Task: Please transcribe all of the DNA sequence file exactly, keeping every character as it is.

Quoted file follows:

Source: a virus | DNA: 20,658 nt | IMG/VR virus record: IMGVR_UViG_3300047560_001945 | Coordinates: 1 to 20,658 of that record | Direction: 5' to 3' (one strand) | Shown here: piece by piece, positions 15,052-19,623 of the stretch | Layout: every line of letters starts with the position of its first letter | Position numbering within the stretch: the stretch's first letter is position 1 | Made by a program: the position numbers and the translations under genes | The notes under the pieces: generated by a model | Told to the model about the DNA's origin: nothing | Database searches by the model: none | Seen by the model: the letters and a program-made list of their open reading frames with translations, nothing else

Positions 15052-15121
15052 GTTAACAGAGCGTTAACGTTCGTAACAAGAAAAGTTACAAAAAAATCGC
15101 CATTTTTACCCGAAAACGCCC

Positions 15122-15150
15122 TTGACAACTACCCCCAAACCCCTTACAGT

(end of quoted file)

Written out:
Source: a virus | DNA: 20,658 nt | IMG/VR virus record: IMGVR_UViG_3300047560_001945 | Coordinates: 1 to 20,658 of that record | Direction: 5' to 3' (one strand) | Shown here: piece by piece, positions 15,052-19,623 of the stretch | Layout: every line of letters starts with the position of its first letter | Position numbering within the stretch: the stretch's first letter is position 1 | Made by a program: the position numbers and the translations under genes | The notes under the pieces: generated by a model | Told to the model about the DNA's origin: nothing | Database searches by the model: none | Seen by the model: the letters and a program-made list of their open reading frames with translations, nothing else

Positions 15052-15121
15052 GTTAACAGAGCGTTAACGTTCGTAACAAGAAAAGTTACAAAAAAATCGC
15101 CATTTTTACCCGAAAACGCCC

Positions 15122-15150
15122 TTGACAACTACCCCCAAACCCCTTACAGT